Posted in Family, food, Grace, gratitude, Holidays, life, love, loving others, prayer, priorities, Southern born, thankful, Thanksgiving, wisdom

Thanks-Giving Living

Giving thanks always and for everything to God the Father in the name of our Lord Jesus Christ.” Ephesians 5:20

Everything seemed bigger then.  I liked being a kid.  I know there were times I didn’t, but overall things were pretty cool.  For one thing, there were few responsibilities.  There was always someone bigger and more important than me to handle things.  I didn’t worry about where the food came from, who was going to pay the electric bill or what would happen if the wrong person got elected and lived in something called the White House.  My house happened to be white, so my world centered around that white house. Of course, there were only three channels to tell me about the world outside my small world so, yeah, l liked being a kid.

When I was a kid, the holidays were just a big thing and the two at the top of the list were Thanksgiving and Christmas. These were the mammoths of all holidays.  Thanksgiving, of course, came first and was like the kickoff for the Christmas season. Thanksgiving meant that it was ok to start doing Christmas stuff.  Now days that has been assigned to the Fourth of July. Smile.  But anyway, these two special days shared two things that made them special.  They were all about family and they were all about food. Family and food.  They were big then and they are big now.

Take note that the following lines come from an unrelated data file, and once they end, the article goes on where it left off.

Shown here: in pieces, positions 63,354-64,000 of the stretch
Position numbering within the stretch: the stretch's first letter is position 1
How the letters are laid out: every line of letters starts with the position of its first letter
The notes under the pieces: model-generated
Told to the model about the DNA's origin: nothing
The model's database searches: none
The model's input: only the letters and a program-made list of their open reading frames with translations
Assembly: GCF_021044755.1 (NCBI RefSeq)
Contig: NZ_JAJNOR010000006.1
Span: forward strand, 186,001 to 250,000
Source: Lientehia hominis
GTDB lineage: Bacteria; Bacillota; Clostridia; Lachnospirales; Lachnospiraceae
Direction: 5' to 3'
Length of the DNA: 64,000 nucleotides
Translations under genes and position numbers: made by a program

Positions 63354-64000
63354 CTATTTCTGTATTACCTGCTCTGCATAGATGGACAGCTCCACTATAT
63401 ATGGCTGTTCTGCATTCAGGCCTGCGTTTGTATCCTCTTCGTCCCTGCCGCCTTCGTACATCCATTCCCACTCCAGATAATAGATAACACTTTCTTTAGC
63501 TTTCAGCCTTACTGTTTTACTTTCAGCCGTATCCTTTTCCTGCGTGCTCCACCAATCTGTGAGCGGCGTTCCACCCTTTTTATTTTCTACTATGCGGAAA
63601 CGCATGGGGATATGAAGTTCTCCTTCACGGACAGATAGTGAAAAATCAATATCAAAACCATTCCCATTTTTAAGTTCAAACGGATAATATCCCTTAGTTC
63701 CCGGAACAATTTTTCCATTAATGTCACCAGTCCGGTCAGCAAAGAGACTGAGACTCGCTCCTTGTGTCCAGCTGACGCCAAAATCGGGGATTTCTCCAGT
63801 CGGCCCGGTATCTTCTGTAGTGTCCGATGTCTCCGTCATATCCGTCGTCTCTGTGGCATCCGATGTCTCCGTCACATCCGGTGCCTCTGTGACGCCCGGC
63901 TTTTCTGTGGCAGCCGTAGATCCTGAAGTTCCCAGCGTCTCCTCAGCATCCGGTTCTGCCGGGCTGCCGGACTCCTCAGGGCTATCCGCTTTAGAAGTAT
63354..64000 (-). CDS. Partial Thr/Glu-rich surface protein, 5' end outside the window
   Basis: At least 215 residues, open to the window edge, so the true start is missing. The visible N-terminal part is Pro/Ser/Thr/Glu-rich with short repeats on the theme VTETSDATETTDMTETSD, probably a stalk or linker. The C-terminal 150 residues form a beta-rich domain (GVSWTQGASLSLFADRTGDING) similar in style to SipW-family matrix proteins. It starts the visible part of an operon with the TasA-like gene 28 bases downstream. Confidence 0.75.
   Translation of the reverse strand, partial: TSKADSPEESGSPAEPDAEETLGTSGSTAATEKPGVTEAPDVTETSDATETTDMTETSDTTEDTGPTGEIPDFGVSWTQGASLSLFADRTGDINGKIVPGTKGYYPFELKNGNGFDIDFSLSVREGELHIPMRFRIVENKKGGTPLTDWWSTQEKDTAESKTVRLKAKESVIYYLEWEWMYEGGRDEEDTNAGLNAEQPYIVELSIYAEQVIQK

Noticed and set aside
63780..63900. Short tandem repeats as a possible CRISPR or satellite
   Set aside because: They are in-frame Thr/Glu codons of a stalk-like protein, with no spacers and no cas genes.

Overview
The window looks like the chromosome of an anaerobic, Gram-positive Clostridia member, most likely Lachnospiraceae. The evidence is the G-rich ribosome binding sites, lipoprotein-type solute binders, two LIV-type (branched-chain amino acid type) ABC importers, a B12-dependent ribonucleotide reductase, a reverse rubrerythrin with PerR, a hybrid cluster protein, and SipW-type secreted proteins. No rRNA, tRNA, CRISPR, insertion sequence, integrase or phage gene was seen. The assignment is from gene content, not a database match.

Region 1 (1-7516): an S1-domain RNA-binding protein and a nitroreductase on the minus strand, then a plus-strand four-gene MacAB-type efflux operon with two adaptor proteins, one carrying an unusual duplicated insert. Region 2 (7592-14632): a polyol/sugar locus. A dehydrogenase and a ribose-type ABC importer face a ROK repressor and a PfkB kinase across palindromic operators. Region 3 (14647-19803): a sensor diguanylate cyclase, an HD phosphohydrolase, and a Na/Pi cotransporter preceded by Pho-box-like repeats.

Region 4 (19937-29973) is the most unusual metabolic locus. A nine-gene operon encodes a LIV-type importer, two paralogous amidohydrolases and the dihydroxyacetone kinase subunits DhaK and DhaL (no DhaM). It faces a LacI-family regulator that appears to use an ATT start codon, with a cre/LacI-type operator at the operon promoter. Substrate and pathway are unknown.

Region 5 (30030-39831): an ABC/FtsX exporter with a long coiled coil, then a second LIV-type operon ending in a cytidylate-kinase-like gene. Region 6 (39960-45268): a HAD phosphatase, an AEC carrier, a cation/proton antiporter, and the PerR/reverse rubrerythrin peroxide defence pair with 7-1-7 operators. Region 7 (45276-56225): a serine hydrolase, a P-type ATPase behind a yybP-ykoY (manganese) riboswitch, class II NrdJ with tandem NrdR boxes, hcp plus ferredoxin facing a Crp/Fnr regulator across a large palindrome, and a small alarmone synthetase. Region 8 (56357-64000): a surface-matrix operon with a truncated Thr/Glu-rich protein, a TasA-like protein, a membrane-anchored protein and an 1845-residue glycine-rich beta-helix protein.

Of course, big was relative…not relative like my grandmother or my Uncle Hardy…but relative in the sense of perspective.  You see, as a kid, everything was bigger.  A while back I went back to where I was raised. The house, though slightly remodeled, was still there and about the same.  But when I saw it that day, I remember thinking how small it seemed.  I mean it was never big, but it certainly seemed bigger.  The difference wasn’t the house but how I saw it.  Enter Thanksgiving. Thanksgiving was so exciting because it meant that anyone who was related to the Taylor tribe was going to be somewhere together.  Most often it was home…the white house on the corner of Carlton and Wheat. It was a big deal because we had quite a big tribe.  Momma and Daddy had eight kids and they probably would have had more but I think they finally figured out what was causing it.  And everyone came home.

And then…there was the food.  Momma would cook the biggest turkey we could find…usually right around twenty-five pounds.  There would be dressing, plain and oyster, giblet gravy, mashed potatoes and gravy, green beans, ambrosia, and a bunch of other stuff.  There would be several kinds of pies including the infamous “minced meat pie.”  Best I could tell that was a pie for the adults because I think it really had meat and only an adult could like that.  Then after the vast spread was spread, we would all gather around the kitchen (we wouldn’t fit around the table) and someone would pray…usually my oldest brother because he was a lay preacher.  And then…we would eat…a lot.